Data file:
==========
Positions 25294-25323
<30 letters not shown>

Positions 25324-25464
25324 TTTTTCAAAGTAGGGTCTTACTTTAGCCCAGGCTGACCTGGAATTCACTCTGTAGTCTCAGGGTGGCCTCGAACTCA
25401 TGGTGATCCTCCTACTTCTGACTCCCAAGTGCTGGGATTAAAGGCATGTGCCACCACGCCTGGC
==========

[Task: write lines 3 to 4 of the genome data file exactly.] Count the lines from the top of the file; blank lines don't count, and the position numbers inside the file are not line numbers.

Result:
Positions 25324-25464
25324 TTTTTCAAAGTAGGGTCTTACTTTAGCCCAGGCTGACCTGGAATTCACTCTGTAGTCTCAGGGTGGCCTCGAACTCA